Posts tagged ‘mike lai’

I’ll Be Your Mirror: Rising Dragon and This/That at the San Jose Museum of Art

Watch out, it's the Mail Order Brides, San Jose Museum of Art

Manananggoogle, Mail Order Brides, 2013

Just attending the vernissage for a couple of excellent new shows at the San Jose Museum of Art. It was a bit of a drive from my San Francisco homebase but both exhibitions were well worth the gas and time traveled to get there.

Rising Dragon: Contemporary Chinese Photography is a survey of work from Chinese artists that looks at the rapidly changing social, cultural, and political landscape of the world’s most populous nation. As I was just in Southern China last fall I was particularly looking forward to seeing the show, and it didn’t disappoint. Ranging from street photography to portraiture to manipulated digital images, the show is a good cross-section of recent work that includes artists from urban centers such as Beijing, Guangzhou, and Shanghai as well as those from farther-flung provinces like Sichuan and Fujian.

Yao Lu, New Landscape I-V, Clear Cliff Shrouded in Floating Clouds, 2007

Yao Lu, New Landscape I-V, Clear Cliff Shrouded in Floating Clouds, 2007

Much of the work in the show addresses China’s rapidly changing society, looking at toxic waste, overdevelopment, industrial pollution, westernization, cultural appropriation, and the reclamation of Chinese history and culture amidst the onslaught of modernization. Several of Rising Dragon’s artists deal head-on with China’s environmental degradation and destruction. Yao Lu’s New Landscapes series depicts what at first glance appears to be traditional Chinese landscape paintings, with pastoral scenes of mountains enshrouded by mist and clouds. Upon closer examination, however, these images turn out to be photographs of the massive mounds of garbage covered in green netting that can be found throughout China.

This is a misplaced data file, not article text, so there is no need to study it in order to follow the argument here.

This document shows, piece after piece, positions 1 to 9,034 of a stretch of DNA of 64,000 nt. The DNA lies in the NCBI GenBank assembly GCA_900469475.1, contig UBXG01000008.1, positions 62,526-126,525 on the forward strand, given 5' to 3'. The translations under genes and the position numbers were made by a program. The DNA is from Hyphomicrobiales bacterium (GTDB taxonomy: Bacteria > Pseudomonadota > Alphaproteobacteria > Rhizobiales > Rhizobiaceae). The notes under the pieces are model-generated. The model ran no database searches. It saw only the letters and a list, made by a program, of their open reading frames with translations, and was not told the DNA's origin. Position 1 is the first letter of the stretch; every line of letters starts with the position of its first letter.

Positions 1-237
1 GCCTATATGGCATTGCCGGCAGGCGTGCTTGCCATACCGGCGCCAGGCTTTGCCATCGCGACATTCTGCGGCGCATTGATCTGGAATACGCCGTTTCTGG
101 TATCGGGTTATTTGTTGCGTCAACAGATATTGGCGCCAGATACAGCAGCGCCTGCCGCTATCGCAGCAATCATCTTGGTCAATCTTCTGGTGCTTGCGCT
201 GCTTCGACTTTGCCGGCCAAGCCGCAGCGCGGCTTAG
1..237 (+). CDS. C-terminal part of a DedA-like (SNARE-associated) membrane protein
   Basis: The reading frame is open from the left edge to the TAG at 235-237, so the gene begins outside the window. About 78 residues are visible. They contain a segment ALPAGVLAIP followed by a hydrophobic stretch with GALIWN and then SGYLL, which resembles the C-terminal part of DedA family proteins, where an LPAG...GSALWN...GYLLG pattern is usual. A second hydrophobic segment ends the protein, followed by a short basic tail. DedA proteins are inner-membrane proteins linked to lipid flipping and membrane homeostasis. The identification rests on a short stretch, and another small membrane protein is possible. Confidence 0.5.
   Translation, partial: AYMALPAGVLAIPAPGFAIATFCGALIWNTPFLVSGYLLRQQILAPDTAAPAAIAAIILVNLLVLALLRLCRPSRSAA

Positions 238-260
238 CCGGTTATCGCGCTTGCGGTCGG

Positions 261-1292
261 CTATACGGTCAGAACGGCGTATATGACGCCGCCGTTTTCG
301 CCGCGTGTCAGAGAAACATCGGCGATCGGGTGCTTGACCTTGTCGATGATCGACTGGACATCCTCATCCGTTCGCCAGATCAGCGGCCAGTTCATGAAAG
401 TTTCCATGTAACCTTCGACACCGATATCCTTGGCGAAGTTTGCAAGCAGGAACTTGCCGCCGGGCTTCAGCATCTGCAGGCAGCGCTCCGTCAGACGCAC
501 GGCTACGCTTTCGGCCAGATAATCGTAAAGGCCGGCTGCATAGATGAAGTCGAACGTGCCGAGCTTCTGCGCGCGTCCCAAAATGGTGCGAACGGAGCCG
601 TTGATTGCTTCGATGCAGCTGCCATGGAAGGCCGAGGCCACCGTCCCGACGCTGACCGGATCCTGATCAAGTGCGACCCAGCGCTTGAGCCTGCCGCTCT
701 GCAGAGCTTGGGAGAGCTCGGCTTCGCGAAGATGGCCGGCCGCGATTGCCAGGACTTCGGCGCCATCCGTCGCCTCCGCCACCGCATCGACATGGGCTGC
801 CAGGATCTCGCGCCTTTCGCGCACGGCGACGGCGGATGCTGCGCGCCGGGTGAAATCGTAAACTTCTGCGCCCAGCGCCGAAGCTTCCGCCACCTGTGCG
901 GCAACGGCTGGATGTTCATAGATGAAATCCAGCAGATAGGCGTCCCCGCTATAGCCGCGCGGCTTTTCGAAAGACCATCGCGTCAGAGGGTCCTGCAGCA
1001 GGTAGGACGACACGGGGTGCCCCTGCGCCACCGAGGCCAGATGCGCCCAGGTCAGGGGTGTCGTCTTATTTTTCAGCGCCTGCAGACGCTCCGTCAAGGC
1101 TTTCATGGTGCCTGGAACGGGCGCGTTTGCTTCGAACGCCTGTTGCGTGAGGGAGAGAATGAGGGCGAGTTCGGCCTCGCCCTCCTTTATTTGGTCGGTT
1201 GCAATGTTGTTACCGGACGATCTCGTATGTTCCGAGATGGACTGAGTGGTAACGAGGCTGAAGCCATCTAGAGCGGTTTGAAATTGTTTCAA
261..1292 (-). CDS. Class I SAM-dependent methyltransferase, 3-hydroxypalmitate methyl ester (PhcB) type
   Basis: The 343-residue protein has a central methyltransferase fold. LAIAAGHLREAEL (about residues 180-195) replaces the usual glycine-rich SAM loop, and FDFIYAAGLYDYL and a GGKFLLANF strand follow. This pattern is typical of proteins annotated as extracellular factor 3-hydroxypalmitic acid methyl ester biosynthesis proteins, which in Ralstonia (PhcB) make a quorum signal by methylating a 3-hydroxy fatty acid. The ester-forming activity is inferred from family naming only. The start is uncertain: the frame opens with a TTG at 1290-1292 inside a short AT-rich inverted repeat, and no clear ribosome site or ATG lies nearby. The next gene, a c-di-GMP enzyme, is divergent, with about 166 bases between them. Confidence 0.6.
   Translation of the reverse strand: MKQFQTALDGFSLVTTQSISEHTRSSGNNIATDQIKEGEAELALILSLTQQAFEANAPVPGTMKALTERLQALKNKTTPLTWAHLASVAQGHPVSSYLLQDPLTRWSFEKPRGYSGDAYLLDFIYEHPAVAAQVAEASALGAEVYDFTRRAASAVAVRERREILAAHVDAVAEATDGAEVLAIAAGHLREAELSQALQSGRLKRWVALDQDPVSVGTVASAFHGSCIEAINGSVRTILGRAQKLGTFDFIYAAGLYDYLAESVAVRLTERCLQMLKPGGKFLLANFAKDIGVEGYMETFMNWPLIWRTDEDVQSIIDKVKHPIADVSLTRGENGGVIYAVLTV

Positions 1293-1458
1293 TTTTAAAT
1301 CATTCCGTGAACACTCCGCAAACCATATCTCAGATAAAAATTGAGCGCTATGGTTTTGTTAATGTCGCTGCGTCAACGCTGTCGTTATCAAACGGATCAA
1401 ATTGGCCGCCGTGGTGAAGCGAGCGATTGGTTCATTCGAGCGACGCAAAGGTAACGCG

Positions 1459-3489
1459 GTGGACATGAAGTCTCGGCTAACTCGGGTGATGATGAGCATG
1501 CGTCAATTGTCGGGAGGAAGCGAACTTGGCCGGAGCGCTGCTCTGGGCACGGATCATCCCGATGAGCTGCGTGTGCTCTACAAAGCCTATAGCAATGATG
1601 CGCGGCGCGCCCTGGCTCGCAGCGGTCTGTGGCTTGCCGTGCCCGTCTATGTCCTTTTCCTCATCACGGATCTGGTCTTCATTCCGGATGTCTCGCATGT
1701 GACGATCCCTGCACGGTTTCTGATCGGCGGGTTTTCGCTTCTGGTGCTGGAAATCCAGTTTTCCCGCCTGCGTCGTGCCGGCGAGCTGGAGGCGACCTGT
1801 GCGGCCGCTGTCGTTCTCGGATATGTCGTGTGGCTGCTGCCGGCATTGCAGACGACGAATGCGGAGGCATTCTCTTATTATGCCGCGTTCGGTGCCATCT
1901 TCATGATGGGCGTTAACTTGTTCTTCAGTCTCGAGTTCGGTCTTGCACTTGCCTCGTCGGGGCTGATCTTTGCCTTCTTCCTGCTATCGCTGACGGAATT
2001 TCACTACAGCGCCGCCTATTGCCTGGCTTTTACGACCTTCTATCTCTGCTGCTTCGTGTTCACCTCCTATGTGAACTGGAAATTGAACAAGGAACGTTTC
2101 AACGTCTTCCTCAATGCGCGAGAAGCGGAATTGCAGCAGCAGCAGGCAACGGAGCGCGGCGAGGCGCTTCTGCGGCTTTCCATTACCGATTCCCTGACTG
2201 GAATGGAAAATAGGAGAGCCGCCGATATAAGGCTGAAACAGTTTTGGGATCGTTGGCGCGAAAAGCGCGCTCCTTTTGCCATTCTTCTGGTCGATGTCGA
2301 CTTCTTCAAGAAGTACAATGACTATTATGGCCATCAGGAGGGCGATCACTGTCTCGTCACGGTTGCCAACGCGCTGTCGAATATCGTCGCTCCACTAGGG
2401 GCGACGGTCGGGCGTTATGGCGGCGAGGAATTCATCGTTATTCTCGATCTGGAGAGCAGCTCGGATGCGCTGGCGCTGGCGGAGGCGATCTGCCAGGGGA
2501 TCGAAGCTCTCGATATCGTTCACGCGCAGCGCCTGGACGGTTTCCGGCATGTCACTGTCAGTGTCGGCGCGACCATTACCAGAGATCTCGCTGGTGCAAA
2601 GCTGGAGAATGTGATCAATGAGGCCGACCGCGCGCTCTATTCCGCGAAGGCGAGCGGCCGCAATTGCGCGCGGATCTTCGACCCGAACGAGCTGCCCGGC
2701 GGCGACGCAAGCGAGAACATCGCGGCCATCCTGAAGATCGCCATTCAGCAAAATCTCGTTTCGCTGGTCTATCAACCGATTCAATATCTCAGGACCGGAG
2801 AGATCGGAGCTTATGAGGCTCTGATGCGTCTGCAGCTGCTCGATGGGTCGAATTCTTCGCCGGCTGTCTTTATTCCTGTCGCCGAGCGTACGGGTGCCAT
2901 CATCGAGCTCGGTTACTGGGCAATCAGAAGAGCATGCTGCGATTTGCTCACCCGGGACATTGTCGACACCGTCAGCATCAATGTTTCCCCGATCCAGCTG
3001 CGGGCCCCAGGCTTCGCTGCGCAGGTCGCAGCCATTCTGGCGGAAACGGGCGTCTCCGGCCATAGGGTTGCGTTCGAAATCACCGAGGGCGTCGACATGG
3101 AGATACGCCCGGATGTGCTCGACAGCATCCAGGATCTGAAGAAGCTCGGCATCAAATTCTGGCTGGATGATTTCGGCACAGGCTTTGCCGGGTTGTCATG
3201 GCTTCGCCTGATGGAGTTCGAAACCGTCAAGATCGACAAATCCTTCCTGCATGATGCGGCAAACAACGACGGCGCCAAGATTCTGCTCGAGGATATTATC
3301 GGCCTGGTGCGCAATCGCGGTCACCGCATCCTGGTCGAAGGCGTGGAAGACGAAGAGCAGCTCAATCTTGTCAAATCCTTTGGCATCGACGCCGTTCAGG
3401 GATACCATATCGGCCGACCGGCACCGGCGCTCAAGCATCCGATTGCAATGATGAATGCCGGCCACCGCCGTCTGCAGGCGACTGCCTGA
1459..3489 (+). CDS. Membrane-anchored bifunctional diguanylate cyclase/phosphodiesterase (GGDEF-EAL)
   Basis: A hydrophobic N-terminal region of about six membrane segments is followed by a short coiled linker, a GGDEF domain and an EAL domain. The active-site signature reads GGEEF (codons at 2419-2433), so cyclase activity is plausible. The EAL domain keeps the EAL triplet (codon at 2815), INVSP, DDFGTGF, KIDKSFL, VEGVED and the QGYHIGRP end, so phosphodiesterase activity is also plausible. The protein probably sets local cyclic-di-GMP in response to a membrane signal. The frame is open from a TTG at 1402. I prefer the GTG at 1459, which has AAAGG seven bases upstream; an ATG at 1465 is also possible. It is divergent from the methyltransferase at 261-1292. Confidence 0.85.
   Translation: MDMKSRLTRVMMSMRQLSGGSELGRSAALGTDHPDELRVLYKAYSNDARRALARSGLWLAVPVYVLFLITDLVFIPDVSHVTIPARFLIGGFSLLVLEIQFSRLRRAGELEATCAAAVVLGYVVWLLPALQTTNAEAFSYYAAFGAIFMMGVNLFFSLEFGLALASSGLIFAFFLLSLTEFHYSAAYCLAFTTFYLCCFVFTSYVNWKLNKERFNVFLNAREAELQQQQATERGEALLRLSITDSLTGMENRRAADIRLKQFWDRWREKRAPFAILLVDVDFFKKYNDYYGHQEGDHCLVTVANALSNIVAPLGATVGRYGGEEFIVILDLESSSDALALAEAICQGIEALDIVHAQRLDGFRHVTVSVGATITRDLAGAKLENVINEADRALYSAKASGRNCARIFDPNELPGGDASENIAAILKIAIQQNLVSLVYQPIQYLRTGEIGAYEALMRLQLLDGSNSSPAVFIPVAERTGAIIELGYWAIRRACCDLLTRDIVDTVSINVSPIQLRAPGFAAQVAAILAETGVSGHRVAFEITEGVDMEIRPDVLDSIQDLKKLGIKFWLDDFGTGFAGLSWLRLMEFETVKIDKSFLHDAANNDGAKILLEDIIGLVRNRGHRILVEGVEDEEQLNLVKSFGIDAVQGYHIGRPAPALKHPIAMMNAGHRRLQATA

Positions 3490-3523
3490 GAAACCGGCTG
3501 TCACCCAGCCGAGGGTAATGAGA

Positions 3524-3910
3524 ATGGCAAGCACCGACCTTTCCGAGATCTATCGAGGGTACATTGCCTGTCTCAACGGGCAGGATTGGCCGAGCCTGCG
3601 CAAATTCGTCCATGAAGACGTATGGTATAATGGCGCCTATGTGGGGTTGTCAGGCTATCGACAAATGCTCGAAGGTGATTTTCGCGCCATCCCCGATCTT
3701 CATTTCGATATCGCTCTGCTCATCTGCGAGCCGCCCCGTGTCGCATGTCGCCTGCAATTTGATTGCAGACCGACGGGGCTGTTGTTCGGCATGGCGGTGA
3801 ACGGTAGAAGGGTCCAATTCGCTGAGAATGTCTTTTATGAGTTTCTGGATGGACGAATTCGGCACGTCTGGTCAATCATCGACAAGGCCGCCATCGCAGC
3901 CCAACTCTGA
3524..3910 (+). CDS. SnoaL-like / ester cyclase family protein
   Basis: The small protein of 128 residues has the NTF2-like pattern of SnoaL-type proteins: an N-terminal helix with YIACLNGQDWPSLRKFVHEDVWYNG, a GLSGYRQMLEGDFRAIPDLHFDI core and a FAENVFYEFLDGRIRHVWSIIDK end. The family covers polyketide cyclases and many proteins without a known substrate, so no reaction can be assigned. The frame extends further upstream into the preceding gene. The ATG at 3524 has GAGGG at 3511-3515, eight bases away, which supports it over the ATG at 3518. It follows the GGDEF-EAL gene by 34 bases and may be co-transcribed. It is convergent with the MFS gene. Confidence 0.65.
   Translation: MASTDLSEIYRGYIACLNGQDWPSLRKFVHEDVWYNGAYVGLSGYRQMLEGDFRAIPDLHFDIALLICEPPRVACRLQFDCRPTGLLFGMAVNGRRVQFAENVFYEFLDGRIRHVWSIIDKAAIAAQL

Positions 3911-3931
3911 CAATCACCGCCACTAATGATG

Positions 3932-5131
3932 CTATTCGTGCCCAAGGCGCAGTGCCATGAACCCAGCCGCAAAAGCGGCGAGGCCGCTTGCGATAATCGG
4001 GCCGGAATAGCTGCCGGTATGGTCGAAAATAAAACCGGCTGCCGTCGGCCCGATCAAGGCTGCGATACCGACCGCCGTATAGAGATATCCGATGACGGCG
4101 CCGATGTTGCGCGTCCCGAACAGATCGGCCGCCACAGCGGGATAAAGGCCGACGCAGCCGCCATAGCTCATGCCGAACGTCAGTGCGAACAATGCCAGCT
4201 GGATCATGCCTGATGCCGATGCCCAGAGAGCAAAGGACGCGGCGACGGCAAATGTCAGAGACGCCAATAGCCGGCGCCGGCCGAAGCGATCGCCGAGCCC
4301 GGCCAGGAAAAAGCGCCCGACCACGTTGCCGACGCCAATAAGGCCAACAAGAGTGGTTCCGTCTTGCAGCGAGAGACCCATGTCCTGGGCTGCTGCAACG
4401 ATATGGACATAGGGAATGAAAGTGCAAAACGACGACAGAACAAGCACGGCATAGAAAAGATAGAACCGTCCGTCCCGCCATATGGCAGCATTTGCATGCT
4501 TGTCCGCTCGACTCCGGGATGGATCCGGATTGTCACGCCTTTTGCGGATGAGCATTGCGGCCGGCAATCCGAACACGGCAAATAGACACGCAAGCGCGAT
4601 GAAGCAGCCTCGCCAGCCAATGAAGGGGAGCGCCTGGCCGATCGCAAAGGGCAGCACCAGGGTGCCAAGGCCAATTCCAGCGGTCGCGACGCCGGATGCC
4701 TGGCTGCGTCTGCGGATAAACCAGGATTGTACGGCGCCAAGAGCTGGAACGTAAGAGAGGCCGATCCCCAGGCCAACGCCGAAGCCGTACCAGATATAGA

Similarly, Wen Fen’s series Sitting On The Wall documents the impact of China’s accelerated urbanization. Shot in the same location over the course of more than a decade, Wen’s photographed a schoolgirl sitting on a wall overlooking the once-distant Haikou cityscape. As the years pass the skyscrapers become larger and move closer to the girl until the wall is torn down and the nearest building sits right on the edge of the frame.

Liyu + Liubo, Failing to Steal Anything, a Thirteen-year-old girl Sets Fire to Classmate's Home, 2006

Liyu + Liubo, Failing to Steal Anything, a Thirteen-year-old girl Sets Fire to Classmate’s Home, 2006

Liyi + Liubo’s photographs take a more whimsical look at China’s social landscape, with their staged tableaux inspired by headlines from China’s infamously sensationalist tabloid newspapers. Self-explanatory titles include Failing to Steal Anything, a Thirteen-year-old girl Sets Fire to Classmate’s Home; Karaoke Hostess Forced To Drink Intoxicant, Now Under Police Investigation; and An Escapee Being Chased Dropped Through The Top Floor of a Building and Scared Everyone.